Macro photography is one of the most fascinating areas of photography. By definition, it’s about depicting certain objects at a scale of 10:1 to 1:10. You don’t need very expensive equipment for this, because there are many ways and means to create photos in this scale. In this article we would like to introduce you to the world of macro photography.
Basics of macro photography – tips for professional photos
In practice, macro photography means putting small subjects in a big way – true fascination. Details that are seemingly incidental are brought into focus and take up the bulk of the photo. To do this, it’s not enough to simply hold the camera close to the subject. There are some basic points you should keep in mind when taking macro photographs.
The right equipment for macro photography
Most modern cameras are suitable for macro photography. If your camera has Liveview, a built-in viewfinder or a ground-glass focusing screen, you are already equipped for this endeavor. However, systems whose viewfinder has a different perspective in the close-up range than in the shot are not suitable. These include, for example, two-lens reflex cameras, rangefinder cameras and cameras that only have a see-through viewfinder.
The most straightforward method to create macro photographs is to use so-called macro lenses. These allow you to display a large scale of reproduction and are designed for this endeavor. Modern lenses of this type use several groups of lenses, which can change the distances relative to each other. This has the advantage that aberrations can be corrected almost perfectly. Unlike normal fixed focal lengths, macro lenses are often expensive, heavy and large. Although almost all of them have autofocus, they are particularly good for manual focusing, since you want to change the focus only minimally, especially with small objects. Common focal lengths for macro lenses range from about 60 – 200 mm, depending on the application.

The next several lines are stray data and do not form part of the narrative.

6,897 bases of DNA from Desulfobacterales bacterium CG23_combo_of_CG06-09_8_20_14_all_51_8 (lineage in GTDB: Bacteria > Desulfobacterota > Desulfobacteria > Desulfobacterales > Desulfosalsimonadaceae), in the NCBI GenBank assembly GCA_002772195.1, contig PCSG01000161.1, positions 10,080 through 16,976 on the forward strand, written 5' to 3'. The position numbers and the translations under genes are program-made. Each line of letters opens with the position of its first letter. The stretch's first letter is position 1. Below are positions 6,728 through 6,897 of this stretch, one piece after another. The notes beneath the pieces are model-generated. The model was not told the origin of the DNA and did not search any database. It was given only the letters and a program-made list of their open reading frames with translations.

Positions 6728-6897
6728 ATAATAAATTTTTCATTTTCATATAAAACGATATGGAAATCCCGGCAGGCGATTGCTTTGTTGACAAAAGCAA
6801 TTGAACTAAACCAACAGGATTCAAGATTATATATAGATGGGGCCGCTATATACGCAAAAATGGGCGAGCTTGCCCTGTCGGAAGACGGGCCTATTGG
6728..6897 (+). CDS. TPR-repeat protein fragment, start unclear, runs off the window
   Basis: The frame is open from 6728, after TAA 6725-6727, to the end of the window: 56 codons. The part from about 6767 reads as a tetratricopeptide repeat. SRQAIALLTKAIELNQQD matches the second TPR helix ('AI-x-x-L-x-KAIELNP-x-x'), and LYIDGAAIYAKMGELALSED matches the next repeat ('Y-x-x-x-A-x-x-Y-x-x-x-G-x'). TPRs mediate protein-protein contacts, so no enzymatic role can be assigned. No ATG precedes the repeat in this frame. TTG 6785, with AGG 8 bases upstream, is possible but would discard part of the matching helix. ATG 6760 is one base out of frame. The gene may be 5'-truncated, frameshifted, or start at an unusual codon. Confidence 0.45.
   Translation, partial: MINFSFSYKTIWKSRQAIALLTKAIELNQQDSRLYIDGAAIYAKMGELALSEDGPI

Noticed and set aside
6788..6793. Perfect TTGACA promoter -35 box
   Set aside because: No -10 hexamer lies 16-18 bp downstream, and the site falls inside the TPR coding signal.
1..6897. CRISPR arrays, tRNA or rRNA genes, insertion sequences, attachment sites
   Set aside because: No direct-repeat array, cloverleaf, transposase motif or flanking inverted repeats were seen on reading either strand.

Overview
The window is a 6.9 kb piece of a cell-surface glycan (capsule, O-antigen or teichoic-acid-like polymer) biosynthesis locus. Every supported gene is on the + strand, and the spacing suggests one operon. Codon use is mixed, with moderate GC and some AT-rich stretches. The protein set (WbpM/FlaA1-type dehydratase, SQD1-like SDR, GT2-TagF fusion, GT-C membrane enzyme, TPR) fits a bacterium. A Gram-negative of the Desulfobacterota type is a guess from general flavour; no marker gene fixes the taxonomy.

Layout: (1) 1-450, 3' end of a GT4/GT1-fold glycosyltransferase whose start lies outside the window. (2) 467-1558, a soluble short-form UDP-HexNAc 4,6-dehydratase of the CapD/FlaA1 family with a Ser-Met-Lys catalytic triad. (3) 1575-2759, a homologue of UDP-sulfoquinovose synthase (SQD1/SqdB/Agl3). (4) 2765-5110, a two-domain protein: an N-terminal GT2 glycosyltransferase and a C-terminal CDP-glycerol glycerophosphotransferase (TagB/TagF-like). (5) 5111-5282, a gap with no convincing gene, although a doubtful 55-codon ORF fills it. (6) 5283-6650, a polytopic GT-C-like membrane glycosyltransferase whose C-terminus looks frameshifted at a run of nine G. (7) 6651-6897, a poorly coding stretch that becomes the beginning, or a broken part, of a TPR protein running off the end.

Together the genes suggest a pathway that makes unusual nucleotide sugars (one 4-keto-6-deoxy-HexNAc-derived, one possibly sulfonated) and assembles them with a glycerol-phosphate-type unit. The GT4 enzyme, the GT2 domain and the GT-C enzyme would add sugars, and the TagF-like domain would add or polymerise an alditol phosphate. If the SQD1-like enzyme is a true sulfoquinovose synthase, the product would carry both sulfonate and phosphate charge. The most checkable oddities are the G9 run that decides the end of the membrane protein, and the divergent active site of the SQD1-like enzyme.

With extension rings you can easily increase the distance between lens and photo sensor by a selected value. This has the advantage that you can achieve a macro effect even with inexpensive lenses or fixed focal lengths. Extension rings are attached between the camera body and the lens. They do not contain any optical elements, which eliminates distortion. Basically, they do nothing other than an additional extension by the amount of the length of the extension ring.
The use of retroadapters is probably by far the cheapest way to create high-quality macro photographs. The principle is that you attach your lens to the camera in a so-called retro position, i.e. upside down. This trick enables you to achieve very large photo scales. Even a kit lens with a retro adapter attached can produce images that would normally only be possible with an expensive macro lens. The only disadvantage is that you have no control over your aperture, or can only change it through certain tricks. Also, with retroadapters you can only focus on objects directly in front of the lens.
Some tips for macro photography
Especially with very small objects, it is advisable to use a self-timer or remote shutter release to avoid blurring due to vibrations. You should also use a tripod if necessary. For subjects where you also want to show depth, it is best to align your camera so that the film plane is parallel to the object plane. Optimally, you should have plenty of space on your memory card or carry a set of several memory cards. Since adjusting focus is one of the biggest problems in macro photography, there will be a lot of waste between good photos. Wind, vibrations, and objects moving too fast (such as insects), will cause many photos to be out of focus. In addition, you should not be under time pressure, but leave yourself plenty of time to take good photos and observe nature on a scale that is hidden from us.